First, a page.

Based on the results of the SAP Center for Business Insight study, Sondergaard’s prediction was spot on. As digital leaders dive into advanced technologies, 72% are using a digital twin of the conventional IT organization to operate efficiently without disruption while refining innovative scenarios to resolve business challenges and integrate them to stay ahead of the competition. Unfortunately, only 30% of less advanced businesses embrace this view.

Working within this bimodal architecture is emboldening digital leaders to take on incredibly progressive technology. For example, the study found that 50% of these firms are using artificial intelligence and machine learning, compared to seven percent of all respondents. They are also leading the adoption curve of Big Data solutions and analytics (94% vs. 60%) and the Internet of Things (76% vs. 52%).

Digital leadership is a practice of balance, not pure digitization

Most executives understand that digital transformation is a critical driver of revenue growth, profitability, and business expansion. However, as digital leaders are proving, digital strategies must deliver a balance of organizational flexibility, forward-looking technology adoption, and bold change. And clearly, this approach is paying dividends for them. They are growing market share, increasing customer satisfaction, improving employee engagement, and, perhaps more important, achieving more profitability than ever before.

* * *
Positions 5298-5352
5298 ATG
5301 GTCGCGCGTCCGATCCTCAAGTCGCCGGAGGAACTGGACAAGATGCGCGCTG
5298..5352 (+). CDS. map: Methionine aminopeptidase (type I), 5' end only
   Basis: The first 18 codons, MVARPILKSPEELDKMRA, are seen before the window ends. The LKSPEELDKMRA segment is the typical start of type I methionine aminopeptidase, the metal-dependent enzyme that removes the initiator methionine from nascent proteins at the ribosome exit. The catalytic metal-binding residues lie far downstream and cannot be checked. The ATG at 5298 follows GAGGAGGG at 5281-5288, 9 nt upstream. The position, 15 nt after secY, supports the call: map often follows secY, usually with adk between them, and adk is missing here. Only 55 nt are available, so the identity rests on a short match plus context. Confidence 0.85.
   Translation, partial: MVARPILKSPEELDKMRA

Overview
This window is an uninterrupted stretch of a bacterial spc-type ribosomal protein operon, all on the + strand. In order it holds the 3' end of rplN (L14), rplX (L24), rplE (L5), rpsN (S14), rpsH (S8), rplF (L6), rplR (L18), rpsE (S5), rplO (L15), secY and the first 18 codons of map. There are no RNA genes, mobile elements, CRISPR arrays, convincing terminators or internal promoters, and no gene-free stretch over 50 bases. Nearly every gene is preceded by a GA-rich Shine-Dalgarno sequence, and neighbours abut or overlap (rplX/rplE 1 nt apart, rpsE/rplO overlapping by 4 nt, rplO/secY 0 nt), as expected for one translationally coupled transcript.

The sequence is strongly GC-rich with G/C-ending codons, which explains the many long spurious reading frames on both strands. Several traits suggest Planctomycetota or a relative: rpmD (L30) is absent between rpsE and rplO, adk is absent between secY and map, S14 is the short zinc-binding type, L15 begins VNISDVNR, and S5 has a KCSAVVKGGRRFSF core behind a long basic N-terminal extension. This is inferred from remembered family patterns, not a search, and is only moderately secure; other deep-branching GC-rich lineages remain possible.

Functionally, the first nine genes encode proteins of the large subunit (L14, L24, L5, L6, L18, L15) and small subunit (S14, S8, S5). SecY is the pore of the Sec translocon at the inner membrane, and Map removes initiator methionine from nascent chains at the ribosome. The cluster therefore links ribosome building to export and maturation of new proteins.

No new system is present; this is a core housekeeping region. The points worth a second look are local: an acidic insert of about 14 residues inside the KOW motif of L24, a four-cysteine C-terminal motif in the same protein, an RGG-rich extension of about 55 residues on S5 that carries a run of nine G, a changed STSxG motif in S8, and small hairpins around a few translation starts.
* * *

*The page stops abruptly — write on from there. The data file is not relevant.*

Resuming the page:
For any company looking to catch up to digital leaders, the conversation around digital transformation needs to change immediately to combat three deadly sins: Stop investing in one-off, isolated projects hidden in a single organization. Stop viewing IT as an enabler instead of a strategic partner. Stop walling off the rest of the business from siloed digital successes.

As our study shows, companies that treat their digital transformation as an all-encompassing, all-sharing, and all-knowing business imperative will be the ones that disrupt the competitive landscape and stay ahead of a constantly evolving economy.

Follow me on twitter @vivek_bapat 

For more insight on digital leaders, check out the SAP Center for Business Insight report, conducted in collaboration with Oxford Economics,SAP Digital Transformation Executive Study: 4 Ways Leaders Set Themselves Apart.”


Vivek Bapat

About Vivek Bapat

Vivek Bapat is the Senior Vice President, Global Head of Marketing Strategy and Thought Leadership, at SAP. He leads SAP's Global Marketing Strategy, Messaging, Positioning and related Thought Leadership initiatives.